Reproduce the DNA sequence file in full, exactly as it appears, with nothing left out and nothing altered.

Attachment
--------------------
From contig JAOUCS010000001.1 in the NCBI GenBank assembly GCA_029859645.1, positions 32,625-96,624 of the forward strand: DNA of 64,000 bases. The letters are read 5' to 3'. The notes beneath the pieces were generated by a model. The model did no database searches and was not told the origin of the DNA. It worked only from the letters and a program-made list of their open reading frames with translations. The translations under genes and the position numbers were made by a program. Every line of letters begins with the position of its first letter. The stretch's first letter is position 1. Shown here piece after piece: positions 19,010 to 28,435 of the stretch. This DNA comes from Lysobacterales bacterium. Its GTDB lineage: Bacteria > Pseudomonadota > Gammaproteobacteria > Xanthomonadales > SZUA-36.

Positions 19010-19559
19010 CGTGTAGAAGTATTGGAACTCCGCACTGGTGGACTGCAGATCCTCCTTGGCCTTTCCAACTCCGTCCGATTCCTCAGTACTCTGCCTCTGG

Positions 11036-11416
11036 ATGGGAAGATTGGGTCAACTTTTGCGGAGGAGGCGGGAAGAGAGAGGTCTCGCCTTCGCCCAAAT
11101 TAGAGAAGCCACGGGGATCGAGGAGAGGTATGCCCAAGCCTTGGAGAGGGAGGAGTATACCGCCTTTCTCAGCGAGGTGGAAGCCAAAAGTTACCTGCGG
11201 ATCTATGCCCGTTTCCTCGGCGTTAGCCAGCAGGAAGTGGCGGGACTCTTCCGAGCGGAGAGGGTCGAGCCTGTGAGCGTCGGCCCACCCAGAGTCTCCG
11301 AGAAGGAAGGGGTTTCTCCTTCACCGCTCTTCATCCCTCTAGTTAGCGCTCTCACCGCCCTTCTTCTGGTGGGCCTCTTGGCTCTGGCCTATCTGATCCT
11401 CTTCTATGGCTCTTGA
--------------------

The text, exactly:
From contig JAOUCS010000001.1 in the NCBI GenBank assembly GCA_029859645.1, positions 32,625-96,624 of the forward strand: DNA of 64,000 bases. The letters are read 5' to 3'. The notes beneath the pieces were generated by a model. The model did no database searches and was not told the origin of the DNA. It worked only from the letters and a program-made list of their open reading frames with translations. The translations under genes and the position numbers were made by a program. Every line of letters begins with the position of its first letter. The stretch's first letter is position 1. Shown here piece after piece: positions 19,010 to 28,435 of the stretch. This DNA comes from Lysobacterales bacterium. Its GTDB lineage: Bacteria > Pseudomonadota > Gammaproteobacteria > Xanthomonadales > SZUA-36.

Positions 19010-19559
19010 CGTGTAGAAGTATTGGAACTCCGCACTGGTGGACTGCAGATCCTCCTTGGCCTTTCCAACTCCGTCCGATTCCTCAGTACTCTGCCTCTGG

Positions 11036-11416
11036 ATGGGAAGATTGGGTCAACTTTTGCGGAGGAGGCGGGAAGAGAGAGGTCTCGCCTTCGCCCAAAT
11101 TAGAGAAGCCACGGGGATCGAGGAGAGGTATGCCCAAGCCTTGGAGAGGGAGGAGTATACCGCCTTTCTCAGCGAGGTGGAAGCCAAAAGTTACCTGCGG
11201 ATCTATGCCCGTTTCCTCGGCGTTAGCCAGCAGGAAGTGGCGGGACTCTTCCGAGCGGAGAGGGTCGAGCCTGTGAGCGTCGGCCCACCCAGAGTCTCCG
11301 AGAAGGAAGGGGTTTCTCCTTCACCGCTCTTCATCCCTCTAGTTAGCGCTCTCACCGCCCTTCTTCTGGTGGGCCTCTTGGCTCTGGCCTATCTGATCCT
11401 CTTCTATGGCTCTTGA